This article discusses hard disk data recovery on Linux using dd and fdisk.

I recently left for a trip to South America, and took my trusty Intenso 320GB external drive with. Well aware that I’ve dropped it a couple too many times and that it was beginning to click more and more often during regular usage, I took a full backup before leaving. There’s nothing critical on the drive that I don’t have additional copies of elsewhere, however losing it would be a pain.

Having reached Madrid airport, I plugged the drive in and was about to pull some documents off it when disaster struck. The drive just clicked for about 30 seconds before Windows prompted me to format it. I tried removing it and reinserting it a couple of times but no luck – the drive had failed. I went to the duty free store in the airport and picked up a 1Tb WD Elements drive for 99 Euros, and planned to attempt data recovery when I arrived in South America.

I’m keen to get the data recovery started – it’s going to take a while on my USB 2.0 laptop and the more bad sectors, the longer it will take.

I plug both drives in and boot into Debian. The old and failing drive appears as /dev/sdb and the new drive as /dev/sdc I begin with:

dd if=/dev/sdb of=/root/disk.img bs=512 conv=noerror

I use 512 bytes as the number to read/write at a time as that is what fdisk reports to be optimal for both drives. noerror indicates that dd should not quit on unrecoverable read errors, which I expect there to be due to the state of the drive. Instead, it will report the error and continue.

dd will print its current progress on receiving SIGUSR1. From a separate terminal window:

kill -USR1 $(pidof dd)

Sure enough, at the 3.1Gb mark, dd starts outputting read errors:

root@w:~# dd if=/dev/sdb of=/root/disk.img bs=512 conv=sync,noerror
dd: reading `/dev/sdb': Input/output error
6002656+0 records in
6002656+0 records out
3073359872 bytes (3.1 GB) copied

OK.. this is to be expected.. lets hope that we don’t get too many read errors and therefore too much corruption.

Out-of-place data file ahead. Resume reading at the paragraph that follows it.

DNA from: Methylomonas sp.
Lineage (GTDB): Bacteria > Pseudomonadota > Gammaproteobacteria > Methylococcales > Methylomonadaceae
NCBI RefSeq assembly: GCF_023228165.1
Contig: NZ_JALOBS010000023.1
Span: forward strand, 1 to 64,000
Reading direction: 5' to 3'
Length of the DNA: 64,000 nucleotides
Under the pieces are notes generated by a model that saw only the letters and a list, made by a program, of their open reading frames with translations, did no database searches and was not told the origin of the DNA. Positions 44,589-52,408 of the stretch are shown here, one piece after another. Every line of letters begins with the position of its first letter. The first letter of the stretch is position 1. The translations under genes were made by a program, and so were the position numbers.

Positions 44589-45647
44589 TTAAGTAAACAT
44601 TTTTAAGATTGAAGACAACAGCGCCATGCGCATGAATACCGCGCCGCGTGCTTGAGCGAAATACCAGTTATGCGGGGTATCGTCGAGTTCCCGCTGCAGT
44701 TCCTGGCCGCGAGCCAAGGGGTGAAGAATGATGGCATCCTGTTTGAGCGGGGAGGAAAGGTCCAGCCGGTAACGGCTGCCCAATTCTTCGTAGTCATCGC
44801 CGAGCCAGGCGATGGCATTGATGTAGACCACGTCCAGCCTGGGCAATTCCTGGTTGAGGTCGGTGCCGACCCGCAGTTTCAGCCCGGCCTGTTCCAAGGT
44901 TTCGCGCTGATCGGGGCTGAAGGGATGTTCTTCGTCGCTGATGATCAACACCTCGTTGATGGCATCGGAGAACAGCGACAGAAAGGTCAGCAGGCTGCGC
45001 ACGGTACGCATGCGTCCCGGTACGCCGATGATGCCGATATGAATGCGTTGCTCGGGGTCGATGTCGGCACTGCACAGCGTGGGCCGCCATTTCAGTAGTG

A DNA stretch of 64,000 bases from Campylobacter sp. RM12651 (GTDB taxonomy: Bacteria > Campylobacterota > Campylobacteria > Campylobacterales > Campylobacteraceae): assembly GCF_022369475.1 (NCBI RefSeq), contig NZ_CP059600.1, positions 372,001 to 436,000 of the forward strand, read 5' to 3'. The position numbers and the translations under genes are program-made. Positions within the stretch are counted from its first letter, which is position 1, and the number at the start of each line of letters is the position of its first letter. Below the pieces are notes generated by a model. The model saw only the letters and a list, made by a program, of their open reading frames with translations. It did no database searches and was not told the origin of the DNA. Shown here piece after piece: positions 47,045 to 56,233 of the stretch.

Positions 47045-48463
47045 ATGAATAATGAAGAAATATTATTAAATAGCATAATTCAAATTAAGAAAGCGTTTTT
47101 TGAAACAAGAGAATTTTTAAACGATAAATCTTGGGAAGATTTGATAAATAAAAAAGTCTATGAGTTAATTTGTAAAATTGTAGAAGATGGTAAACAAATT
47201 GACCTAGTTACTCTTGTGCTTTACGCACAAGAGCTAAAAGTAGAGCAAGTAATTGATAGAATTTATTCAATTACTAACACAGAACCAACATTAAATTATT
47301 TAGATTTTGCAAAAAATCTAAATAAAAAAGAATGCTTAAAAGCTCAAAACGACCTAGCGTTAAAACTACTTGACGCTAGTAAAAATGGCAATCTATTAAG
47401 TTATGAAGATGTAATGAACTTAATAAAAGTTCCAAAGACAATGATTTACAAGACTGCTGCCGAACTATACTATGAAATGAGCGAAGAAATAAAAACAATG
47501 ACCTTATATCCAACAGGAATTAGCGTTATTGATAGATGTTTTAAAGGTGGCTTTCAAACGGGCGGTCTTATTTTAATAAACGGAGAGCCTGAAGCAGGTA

These errors continue every couple of seconds until the 142nd read error:

dd: reading `/dev/sdb': Input/output error
6002656+142 records in
6002798+0 records out
3073432576 bytes (3.1 GB) copied

The statistics here show that 6002656 records were read of which 142 failed. 6002798 records were written (6002656 + 142).

If our read/write size is 512 bytes, then 142 failed reads is 72704 bytes of lost data. So far, this isn’t catastrophic. Ultimately, it depends on where this corruption exists – whether in a single file, across a whole range of small files or within critical structures of the filesystem. I’m confident at this stage that the data should be recoverable.

A few minutes pass and no further errors are printed – hopefully this is the full extent of the damage.

In a separate window, I’m running the kill command above to output progress. I notice that despite starting off at over 25MB/sec, dd is now only running at 3.1MB/sec and doesn’t seem to be picking up the speed again over time. I assume that dd drops to a lower rate after encountering errors. I kill the process with Ctrl+C, and then restart it from the block after the last errors:

dd if=/dev/sdb of=/root/disk.img bs=512 conv=noerror seek=6002799 skip=6002799

The seek and skip parameters instruct dd to start from that position on the input and output side respectively. dd then continues at the mighty rate of over 25MB/sec. After about 4 hours, the process is complete with no further errors.